Articles | Volume 9, issue 3
Hydrol. Earth Syst. Sci., 9, 139–155, 2005
https://doi.org/10.5194/hess-9-139-2005
Hydrol. Earth Syst. Sci., 9, 139–155, 2005
https://doi.org/10.5194/hess-9-139-2005

  22 Jul 2005

22 Jul 2005

Using stable isotope tracers to assess hydrological flow paths, residence times and landscape influences in a nested mesoscale catchment

P. Rodgers1,*, C. Soulsby1, S. Waldron2, and D. Tetzlaff1 P. Rodgers et al.
  • 1Department of Geography and Environment, University of Aberdeen, Elphinstone Road, Aberdeen, AB24 3UF, UK
  • 2Scottish Universities Environmental Research Centre, Scottish Enterprise Technology Park, East Kilbride, Glasgow, G75 OQF, UK
  • *now at: SEPA, Rivers House, Irongray Road, Dumfries, DG2 OJE, UK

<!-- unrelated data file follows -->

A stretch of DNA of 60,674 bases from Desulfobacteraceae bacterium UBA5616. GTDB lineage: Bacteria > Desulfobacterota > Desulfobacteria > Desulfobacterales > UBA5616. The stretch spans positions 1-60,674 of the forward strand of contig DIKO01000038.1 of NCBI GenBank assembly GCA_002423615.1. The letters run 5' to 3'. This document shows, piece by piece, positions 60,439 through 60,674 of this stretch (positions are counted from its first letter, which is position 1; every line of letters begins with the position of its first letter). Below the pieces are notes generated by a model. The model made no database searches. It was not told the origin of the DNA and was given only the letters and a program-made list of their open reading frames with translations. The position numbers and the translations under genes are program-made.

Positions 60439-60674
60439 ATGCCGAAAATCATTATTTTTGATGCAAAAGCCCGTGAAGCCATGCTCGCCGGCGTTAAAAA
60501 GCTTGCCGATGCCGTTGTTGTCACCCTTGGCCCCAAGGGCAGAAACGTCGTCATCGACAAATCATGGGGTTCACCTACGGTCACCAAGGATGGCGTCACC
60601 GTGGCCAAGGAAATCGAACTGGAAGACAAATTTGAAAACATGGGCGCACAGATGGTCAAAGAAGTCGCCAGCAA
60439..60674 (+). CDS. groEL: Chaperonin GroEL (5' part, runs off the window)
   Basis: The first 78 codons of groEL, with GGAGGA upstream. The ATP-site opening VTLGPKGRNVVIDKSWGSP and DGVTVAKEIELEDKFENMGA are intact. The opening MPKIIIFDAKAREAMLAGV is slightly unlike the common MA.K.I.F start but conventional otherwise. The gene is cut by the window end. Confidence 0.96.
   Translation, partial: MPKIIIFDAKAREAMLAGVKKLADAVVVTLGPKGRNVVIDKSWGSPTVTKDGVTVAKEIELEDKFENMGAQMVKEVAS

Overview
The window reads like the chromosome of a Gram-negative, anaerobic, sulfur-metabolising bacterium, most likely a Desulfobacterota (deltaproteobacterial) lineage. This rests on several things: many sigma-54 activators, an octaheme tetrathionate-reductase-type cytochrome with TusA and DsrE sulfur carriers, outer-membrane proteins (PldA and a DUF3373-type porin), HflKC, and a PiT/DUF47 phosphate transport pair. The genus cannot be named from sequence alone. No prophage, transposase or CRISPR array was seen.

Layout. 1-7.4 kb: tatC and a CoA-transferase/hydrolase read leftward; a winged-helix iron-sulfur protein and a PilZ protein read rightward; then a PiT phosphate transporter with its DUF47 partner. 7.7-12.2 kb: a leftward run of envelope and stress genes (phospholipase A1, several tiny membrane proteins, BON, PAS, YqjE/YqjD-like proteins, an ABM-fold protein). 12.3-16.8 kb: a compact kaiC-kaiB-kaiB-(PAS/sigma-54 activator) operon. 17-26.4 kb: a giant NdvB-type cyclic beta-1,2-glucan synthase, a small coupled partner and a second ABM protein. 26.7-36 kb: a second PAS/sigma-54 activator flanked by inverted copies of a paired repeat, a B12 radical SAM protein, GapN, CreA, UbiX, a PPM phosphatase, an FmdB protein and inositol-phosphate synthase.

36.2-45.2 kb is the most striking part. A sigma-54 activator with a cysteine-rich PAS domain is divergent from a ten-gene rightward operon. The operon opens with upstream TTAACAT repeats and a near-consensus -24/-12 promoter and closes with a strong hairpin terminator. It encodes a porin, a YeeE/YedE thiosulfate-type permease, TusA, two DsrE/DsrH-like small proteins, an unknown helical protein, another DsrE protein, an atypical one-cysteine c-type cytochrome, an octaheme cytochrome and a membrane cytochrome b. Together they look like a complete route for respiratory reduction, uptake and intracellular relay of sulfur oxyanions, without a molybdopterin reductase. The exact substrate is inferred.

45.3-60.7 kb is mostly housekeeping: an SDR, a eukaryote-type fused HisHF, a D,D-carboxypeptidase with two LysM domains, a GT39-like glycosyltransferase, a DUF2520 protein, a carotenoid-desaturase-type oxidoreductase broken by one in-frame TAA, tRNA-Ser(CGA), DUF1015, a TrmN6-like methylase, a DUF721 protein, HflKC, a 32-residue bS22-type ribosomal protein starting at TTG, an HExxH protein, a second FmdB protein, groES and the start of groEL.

Abstract. δ18O measurements in precipitation and stream waters were used to investigate hydrological flow paths and residence times at nested spatial scales in the mesoscale (233 km2) River Feugh catchment in the northeast of Scotland over the 2001-2002 hydrological year. Precipitation δ18O exhibited strong seasonal variation, which although significantly damped within the catchment, was reflected in stream water at six sampling sites. This allowed δ18O variations to be used to infer the relative influence of soil-derived storm flows with a seasonally variable isotopic signature, and groundwater of apparently more constant isotopic composition. Periodic regression analysis was then used to examine the sub-catchment difference using an exponential flow model to provide indicative estimates of mean stream water residence times, which varied between approximately 3 and 14 months. This showed that the effects of increasing scale on estimated mean stream water residence time was minimal beyond that of the smallest (ca. 1 km2) headwater catchment scale. Instead, the interaction of catchment soil cover and topography appeared to be the dominant controlling influence. Where sub-catchments had extensive peat coverage, responsive hydrological pathways produced seasonally variable δ18O signatures in runoff with short mean residence times (ca. 3 months). In contrast, areas dominated by steeper slopes, more freely draining soils and larger groundwater storage in shallow valley-bottom aquifers, deeper flow paths allow for more effective mixing and damping of δ18O indicating longer residence times (>12 months). These insights from δ18O measurements extend the hydrological understanding of the Feugh catchment gained from previous geochemical tracer studies, and demonstrate the utility of isotope tracers in investigating the interaction of hydrological processes and catchment characteristics at larger spatial scales.

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